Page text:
RAISED GARDEN BEDS

Garden beds are raised areas for planting and offers several advantages over row planting. They make excellent use of your available space, and are easy to plan and layout. They are also ideal for gardeners with mobility issues or who simply want to prevent wear and tear on their backs and joints.

Our Garden Commander product is designed to fit your raised bed garden perfectly. Always use them to protect your plants from deer and other critters that might want to eat your produce!

Raised beds are more productive than rows because the soil remains loose. You’re also able to correct soil imperfections such as poor drainage or the lack of certain nutrients. And since the plants are closer, the soil stays shaded and cool and weeds are less likely to develop. You can see why they are a popular choice for gardeners. There’s an initial investment of time and energy, but it pays off quickly.

Benefits of raised garden beds:

Provide better soil aeration. Can extend your growing season because the soil in a bed thaws faster than the soil in the ground.
They’re attractive and can be integrated into your existing landscaping.
They make it harder for pests to reach your plants.
You can make them portable by adding wire mesh to the bottom. Ideal for smaller beds with plants which require sunlight in varying degrees.
It’s easy to add a simple, drip irrigation system.

Here are just a few of the more popular types of garden beds:

Narrow Beds
Narrow garden beds are ideal because you can reach one half from either side. Four feet is a good width and you can make them as long as you like. This type of raised bed is the most common and the best for any gardener who has difficulty bending and reaching.

Broad beds
Broad garden beds are a bit like the traditional garden plot – a large square area which is planted with one or more types of vegetables. Donít make them too wide or it will be difficult to reach all the plants.

Vertical beds
Vertical garden beds have become increasingly popular because many people have limited space. They’re ideal for apartments or condominiums with patio or terrace areas. By gardening up, you’re able to maximize all your available space.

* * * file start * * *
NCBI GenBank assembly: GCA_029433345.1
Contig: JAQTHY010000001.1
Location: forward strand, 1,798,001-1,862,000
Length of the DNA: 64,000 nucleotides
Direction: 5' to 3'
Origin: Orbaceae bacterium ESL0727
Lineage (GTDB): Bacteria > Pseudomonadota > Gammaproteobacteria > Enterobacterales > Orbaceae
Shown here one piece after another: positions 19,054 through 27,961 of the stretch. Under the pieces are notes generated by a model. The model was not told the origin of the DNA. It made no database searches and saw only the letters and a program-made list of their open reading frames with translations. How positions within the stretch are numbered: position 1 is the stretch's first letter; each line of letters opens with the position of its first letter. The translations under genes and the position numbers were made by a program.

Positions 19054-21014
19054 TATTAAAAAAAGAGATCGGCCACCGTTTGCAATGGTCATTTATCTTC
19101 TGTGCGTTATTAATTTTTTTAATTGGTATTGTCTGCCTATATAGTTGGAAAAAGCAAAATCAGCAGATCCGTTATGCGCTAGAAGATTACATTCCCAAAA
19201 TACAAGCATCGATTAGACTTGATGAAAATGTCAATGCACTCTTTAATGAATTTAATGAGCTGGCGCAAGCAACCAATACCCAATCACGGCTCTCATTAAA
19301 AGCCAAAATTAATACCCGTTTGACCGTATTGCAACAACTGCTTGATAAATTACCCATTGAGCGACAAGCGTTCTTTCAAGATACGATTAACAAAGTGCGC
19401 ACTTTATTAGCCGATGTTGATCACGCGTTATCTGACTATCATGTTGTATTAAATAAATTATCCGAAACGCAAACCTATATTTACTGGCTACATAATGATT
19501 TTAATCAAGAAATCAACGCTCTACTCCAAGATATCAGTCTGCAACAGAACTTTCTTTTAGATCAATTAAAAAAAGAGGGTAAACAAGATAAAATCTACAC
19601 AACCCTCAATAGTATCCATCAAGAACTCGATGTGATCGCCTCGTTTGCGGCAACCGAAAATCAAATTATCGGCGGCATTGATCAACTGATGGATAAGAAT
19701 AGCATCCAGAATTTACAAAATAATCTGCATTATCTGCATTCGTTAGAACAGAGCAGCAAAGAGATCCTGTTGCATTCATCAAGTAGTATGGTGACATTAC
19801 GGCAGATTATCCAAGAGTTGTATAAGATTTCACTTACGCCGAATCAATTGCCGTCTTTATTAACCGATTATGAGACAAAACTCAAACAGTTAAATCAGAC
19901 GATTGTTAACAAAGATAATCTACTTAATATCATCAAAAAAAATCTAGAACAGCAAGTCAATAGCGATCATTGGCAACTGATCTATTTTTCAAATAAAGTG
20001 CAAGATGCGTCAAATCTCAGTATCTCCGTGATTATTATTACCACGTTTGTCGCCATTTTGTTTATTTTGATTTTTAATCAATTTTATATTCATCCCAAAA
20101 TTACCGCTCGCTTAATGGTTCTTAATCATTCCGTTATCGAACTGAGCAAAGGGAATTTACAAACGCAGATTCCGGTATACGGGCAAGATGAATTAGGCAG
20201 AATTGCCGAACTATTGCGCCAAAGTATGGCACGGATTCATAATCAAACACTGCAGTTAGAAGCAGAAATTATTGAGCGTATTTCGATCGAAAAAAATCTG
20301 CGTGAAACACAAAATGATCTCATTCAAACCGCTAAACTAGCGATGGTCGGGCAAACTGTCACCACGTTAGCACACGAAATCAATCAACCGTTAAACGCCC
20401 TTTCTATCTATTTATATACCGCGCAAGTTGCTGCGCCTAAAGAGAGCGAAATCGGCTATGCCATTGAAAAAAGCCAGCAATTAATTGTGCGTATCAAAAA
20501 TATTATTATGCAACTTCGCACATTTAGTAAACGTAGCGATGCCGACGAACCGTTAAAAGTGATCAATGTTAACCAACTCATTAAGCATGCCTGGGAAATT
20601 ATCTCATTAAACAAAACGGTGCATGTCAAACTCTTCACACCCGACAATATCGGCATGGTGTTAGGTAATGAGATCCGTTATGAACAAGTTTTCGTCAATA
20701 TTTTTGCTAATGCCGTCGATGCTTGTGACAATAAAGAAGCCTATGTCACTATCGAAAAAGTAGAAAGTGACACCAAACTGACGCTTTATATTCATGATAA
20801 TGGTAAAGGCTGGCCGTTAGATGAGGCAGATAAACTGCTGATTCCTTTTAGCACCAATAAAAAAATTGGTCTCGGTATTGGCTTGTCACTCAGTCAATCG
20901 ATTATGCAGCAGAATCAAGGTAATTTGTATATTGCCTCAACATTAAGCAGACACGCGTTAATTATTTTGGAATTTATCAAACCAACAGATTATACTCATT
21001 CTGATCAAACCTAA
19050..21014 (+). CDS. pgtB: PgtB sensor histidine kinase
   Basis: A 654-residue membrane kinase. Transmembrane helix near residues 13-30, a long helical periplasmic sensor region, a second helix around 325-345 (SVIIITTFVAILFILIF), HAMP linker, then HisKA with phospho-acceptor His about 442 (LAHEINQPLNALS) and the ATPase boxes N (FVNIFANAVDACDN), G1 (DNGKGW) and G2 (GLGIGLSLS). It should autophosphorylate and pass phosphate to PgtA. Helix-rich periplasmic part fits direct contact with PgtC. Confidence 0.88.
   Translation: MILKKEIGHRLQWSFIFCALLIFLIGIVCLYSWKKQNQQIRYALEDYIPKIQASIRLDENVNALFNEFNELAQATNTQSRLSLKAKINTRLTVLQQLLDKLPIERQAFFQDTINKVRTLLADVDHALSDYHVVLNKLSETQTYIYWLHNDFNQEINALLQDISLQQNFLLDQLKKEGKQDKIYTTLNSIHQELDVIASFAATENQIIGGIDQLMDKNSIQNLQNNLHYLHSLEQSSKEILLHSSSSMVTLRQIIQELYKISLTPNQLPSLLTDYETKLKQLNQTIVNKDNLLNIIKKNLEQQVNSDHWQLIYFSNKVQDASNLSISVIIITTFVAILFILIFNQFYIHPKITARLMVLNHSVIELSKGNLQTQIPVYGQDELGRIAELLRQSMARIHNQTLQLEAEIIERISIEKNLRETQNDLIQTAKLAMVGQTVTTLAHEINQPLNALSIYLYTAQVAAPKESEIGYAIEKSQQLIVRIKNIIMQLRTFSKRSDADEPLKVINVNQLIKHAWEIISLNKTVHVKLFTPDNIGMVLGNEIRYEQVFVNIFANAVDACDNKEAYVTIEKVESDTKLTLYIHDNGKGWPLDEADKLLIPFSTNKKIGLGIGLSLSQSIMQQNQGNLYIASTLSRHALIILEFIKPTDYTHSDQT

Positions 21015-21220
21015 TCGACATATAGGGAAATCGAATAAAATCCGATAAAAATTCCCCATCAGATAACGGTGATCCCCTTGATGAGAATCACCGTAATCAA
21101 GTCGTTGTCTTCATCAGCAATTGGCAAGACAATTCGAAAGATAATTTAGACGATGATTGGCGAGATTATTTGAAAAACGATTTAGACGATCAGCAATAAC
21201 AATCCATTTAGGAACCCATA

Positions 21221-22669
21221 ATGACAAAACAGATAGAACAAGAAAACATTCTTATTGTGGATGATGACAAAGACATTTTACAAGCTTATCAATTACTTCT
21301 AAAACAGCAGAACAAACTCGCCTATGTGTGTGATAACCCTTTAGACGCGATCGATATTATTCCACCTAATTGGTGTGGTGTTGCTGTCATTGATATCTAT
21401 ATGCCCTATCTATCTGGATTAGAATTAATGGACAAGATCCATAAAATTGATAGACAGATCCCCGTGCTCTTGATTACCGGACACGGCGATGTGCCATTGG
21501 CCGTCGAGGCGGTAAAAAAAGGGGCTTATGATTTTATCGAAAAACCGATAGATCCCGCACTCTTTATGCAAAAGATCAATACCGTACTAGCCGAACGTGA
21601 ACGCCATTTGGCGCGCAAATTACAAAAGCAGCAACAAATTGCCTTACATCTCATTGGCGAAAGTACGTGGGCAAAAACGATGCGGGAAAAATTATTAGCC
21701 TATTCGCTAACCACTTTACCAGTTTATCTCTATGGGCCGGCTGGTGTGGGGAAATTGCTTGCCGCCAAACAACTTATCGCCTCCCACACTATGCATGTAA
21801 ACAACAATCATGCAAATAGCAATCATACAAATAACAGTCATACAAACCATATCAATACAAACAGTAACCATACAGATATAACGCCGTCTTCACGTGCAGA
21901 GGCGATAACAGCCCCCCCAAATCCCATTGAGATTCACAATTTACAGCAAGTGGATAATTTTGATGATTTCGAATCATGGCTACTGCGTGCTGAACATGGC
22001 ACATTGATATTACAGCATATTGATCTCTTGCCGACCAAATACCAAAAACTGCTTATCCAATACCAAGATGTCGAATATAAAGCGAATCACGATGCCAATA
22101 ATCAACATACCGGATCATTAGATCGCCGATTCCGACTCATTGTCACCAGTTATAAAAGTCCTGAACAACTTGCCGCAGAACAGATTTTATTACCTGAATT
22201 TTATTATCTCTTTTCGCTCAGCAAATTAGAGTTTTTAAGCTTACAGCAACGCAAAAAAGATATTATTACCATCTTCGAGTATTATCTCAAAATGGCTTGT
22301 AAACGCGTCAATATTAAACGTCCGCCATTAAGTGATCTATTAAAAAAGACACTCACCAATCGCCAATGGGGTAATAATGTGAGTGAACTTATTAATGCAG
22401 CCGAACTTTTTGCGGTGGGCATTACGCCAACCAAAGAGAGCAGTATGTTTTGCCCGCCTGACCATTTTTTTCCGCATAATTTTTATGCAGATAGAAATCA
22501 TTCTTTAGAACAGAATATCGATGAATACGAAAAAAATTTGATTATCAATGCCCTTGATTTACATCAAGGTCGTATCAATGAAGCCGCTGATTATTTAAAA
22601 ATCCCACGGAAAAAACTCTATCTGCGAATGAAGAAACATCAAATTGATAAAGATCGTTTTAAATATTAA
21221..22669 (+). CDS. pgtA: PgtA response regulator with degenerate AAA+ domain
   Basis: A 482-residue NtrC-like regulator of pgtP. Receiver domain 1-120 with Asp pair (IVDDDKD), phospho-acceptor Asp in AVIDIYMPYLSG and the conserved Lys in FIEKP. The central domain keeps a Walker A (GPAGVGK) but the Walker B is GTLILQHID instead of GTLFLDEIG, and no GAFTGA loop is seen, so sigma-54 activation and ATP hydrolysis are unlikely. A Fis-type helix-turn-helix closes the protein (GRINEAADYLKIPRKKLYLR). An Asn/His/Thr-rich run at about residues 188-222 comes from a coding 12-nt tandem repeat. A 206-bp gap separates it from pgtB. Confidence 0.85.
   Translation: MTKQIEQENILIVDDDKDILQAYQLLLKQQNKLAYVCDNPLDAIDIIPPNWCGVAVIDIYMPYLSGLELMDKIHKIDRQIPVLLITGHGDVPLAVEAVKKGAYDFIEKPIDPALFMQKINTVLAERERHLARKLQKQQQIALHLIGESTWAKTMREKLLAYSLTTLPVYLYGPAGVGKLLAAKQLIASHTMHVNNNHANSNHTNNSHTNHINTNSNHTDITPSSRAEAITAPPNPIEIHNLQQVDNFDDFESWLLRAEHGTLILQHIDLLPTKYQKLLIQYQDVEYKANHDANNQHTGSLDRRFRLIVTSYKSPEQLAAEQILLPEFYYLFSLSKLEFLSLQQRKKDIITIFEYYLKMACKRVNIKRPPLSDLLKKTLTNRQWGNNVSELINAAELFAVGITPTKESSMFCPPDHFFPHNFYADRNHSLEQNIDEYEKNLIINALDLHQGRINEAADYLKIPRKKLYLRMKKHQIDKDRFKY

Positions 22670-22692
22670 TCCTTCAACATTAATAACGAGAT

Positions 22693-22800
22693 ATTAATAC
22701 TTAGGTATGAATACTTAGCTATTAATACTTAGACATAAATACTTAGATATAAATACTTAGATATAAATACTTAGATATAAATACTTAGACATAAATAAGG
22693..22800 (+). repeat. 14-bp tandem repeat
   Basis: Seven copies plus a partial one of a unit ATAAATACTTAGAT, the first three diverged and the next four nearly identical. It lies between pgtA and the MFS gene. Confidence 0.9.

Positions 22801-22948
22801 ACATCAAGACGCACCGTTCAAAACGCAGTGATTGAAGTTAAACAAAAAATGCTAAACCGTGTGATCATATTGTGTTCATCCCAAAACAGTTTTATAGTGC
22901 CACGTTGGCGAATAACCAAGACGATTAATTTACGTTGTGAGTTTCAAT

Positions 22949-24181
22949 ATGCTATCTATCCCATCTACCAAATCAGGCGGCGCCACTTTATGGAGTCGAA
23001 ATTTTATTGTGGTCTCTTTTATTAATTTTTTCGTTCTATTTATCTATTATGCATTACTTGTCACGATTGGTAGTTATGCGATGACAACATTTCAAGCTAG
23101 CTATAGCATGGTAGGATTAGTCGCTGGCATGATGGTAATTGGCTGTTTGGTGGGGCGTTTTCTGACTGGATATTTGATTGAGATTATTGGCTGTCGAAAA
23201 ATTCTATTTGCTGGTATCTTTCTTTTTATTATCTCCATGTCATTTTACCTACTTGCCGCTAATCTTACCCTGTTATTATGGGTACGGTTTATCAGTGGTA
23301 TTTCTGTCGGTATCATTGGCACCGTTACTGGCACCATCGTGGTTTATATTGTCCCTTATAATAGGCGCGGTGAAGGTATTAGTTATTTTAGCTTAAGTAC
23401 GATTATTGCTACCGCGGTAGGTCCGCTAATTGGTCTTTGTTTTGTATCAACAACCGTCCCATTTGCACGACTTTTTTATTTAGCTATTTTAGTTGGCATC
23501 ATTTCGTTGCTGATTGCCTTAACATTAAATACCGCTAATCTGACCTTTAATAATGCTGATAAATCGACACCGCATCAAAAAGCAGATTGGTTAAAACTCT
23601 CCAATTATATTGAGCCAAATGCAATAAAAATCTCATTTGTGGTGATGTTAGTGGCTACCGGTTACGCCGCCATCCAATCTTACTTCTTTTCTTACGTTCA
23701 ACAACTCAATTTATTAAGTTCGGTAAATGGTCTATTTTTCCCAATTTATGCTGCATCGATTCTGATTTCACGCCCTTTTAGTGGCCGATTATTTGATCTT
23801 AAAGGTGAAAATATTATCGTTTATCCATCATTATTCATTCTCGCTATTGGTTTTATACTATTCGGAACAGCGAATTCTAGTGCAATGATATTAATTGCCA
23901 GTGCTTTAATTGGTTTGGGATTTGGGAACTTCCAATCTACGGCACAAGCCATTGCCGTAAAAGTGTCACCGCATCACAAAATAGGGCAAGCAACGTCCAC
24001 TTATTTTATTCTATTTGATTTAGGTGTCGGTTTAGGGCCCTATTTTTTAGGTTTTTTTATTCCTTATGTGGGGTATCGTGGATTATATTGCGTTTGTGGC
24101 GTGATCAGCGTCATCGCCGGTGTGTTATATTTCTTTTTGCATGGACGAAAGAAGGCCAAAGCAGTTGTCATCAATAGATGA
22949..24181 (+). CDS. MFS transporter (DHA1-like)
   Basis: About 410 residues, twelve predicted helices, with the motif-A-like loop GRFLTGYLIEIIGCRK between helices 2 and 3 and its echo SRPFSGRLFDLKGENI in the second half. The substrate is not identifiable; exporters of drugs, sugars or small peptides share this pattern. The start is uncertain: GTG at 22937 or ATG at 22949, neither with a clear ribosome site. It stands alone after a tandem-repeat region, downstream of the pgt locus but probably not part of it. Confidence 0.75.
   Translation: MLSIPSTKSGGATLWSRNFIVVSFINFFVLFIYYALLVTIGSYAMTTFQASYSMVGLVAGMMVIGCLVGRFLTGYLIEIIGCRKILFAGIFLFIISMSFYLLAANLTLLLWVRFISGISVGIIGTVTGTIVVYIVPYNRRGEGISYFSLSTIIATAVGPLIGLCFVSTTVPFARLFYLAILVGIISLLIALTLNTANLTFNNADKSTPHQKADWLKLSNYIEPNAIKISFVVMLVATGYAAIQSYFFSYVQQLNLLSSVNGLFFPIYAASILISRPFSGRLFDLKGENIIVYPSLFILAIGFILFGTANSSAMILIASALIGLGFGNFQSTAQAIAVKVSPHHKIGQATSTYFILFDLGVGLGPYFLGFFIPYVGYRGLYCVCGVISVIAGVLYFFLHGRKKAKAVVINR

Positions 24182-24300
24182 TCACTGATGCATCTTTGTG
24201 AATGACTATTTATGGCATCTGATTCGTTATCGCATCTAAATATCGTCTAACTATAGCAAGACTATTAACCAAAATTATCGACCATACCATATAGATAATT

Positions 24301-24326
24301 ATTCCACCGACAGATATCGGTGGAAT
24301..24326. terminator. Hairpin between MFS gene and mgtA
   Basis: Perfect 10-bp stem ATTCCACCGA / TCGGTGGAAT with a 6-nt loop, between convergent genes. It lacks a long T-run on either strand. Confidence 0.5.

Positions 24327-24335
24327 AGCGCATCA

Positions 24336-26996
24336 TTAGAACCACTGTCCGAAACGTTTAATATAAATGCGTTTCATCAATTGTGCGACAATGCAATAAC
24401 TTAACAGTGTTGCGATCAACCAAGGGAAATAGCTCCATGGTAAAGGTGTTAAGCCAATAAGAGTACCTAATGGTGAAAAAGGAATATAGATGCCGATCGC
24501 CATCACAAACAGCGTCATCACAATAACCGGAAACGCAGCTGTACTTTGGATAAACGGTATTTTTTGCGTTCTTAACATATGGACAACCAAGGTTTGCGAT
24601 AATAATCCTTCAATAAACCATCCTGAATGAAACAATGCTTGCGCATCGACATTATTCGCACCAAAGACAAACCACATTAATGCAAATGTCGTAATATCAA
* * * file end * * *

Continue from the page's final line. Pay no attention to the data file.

Should You Make or Buy Your Garden Beds?
It’s very simple to make a raised garden bed. Despite the fact that most garden beds have some sort of frame surrounding them, it is possible to create beds from mounds of dirt. However, a frame will allow you to build deeper beds, and prevents the soil from washing away. Framing it also creates a neater appearance which enhances the look of your garden.

Maintaining Your Raised Bed Garden
Work some organic matter, such as compost, into the beds each season. Use a shovel or fork or a rotary tiller if the bed is exceptionally large. If youíre practicing crop rotation, make sure to include your beds.
To prevent soil compaction, never walk on your beds.
Raised beds are space savers, and take less time to maintain. They also yield twice as many vegetables as traditional garden rows. Their convenience and ease of use make them the ideal choice for a backyard garden.

THE BEST CROPS TO GROW FOR FOOD STORAGE

One of the great pleasures in life is being able to produce your own food. Especially if you’re adopting a healthier lifestyle by making conscious decisions about what you eat. When you grow your own food, you know how it was grown and that’s its free of harmful chemicals and toxins.

Unfortunately, crops are seasonal so we can’t harvest most fruits and vegetables on a year-round basis. That’s why learning how to properly store certain foods will ensure that you have healthy, organic food available for you and your family, no matter what time of the year it is.
Here are some of the best crops to grow if you want to have enough to save for a rainy day:

Tomatoes

One of the most popular foods grown in North America, tomatoes are a staple in Italian, and Mexican cuisines, and is an ingredient in other popular dishes such as meatloaf, chili, and soups. There are several ways to preserve your tomatoes so that they will last. Canning is a popular method of preservation and tomatoes can be canned whole or turned into tomato sauce, diced tomatoes, or tomato paste. Properly canned tomatoes can keep for several years, although the flavor starts to decline after the first year.

Another popular option is to make sun-dried tomatoes. Simply cut your tomatoes into slices, place them on parchment paper in a tray, sprinkle salt over them, and pop the trays into an oven which as preheated at 150 degrees. Leave the oven door ajar, so the air can circulate. The tomatoes should be dry in 10-12 hours. Store them in a sealed container in the refrigerator for up to 3 days, or place in a jar of olive oil and store in the refrigerator up to a month.